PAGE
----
The greatest concern to a potential seller is overbuilding. It is a concern not just for the new self-storage developer, but to existing stores as well. While it is likely that a new developer has the most to lose (higher land costs, higher construction costs and no occupancy), the owner who would like to sell his store will not get the highest price if he is in a market with falling occupancies. The owner with an older property can probably weather lower occupancy because of his lower initial costs and a base of existing tenants.

An area with falling occupancies will also have decreasing rental rates as competitors resort to discounting prices to attract tenants. This vicious cycle is nothing but trouble for the owner who wants to sell. Most buyers look at current and future income. If your occupancy and income are going down, you will not receive the same price that you might have before new competitors spoiled the fun.

If you are blessed by being in a market with little or no new competition, there is probably no better time to sell than now for the reasons mentioned above (low interest rates, strong economy, etc.). If you are aware of new competitors considering entry or about to start construction, it may not be too late to still achieve that dream price.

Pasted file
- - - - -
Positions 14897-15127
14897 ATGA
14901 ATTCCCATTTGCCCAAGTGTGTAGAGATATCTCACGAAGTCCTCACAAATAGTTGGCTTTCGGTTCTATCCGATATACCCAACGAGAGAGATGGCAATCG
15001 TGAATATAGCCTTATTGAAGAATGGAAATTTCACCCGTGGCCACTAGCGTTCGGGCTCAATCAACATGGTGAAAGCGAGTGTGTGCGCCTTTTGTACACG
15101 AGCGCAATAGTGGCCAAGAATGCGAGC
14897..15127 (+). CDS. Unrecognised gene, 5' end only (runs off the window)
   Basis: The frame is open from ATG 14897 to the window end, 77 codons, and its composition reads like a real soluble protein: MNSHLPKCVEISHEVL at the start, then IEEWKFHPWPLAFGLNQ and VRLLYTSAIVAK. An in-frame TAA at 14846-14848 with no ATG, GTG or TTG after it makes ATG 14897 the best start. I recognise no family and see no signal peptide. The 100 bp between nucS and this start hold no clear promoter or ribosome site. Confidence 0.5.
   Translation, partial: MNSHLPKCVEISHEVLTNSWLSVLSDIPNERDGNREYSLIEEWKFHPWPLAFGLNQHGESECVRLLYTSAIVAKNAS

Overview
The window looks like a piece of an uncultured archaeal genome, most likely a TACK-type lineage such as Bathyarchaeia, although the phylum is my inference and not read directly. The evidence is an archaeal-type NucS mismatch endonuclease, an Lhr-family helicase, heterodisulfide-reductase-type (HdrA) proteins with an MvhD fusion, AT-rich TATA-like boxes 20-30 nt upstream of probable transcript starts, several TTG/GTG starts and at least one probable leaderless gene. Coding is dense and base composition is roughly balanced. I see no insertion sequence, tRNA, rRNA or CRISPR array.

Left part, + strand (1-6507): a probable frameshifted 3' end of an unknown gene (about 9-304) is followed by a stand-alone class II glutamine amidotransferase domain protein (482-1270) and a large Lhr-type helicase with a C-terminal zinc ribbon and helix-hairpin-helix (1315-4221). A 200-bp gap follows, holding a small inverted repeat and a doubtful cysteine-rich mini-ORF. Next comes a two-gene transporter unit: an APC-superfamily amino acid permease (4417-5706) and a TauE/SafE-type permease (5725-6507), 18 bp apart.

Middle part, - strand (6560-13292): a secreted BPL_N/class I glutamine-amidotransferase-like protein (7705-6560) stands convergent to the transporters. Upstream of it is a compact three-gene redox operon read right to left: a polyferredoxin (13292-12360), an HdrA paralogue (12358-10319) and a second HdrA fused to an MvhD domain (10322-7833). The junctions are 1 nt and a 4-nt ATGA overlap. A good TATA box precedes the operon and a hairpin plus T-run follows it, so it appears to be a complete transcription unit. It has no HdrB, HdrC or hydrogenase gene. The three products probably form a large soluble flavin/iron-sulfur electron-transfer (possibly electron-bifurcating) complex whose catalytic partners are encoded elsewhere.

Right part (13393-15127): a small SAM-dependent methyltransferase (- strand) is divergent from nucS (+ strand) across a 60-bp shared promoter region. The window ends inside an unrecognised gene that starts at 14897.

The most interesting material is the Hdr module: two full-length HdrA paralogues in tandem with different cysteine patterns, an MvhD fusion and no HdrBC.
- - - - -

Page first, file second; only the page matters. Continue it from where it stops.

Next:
How Can a Broker Help?

A good broker can help you realize a sale price considerably higher than you might receive on your own, even net of commission. A self-storage specialist will know how self-storage properties are sold (e.g., capitalization rates), who the buyers are--both locally and nationally and--in general, will understand the nuances of the industry.

A knowledgeable self-storage broker will guide you and the buyer through what is often a very complicated process. He will be comfortable dealing with attorneys, bankers, inspectors, the title company, environmental company and surveyor.

The first place to start in finding a good broker is to ask some questions:

  • Are they properly licensed?
  • Are they specialists in self-storage brokerage?
  • Will they supply you with references?
  • How many facilities have they sold?
  • How will they market your property?
  • What are their fees and what do they include?

Finding a broker who specializes in self-storage is of paramount importance. Giving your friend at the local Century 21 office your listing will cost you time and money.

The Sale Process

Once you have hired your self-storage sales specialist, he should help you set a realistic sale price, allowing some room for negotiation, and put together a marketing program that combines advertising, direct mail, personal contacts and property showings. This is a targeted program focused on the most likely prospects for your property.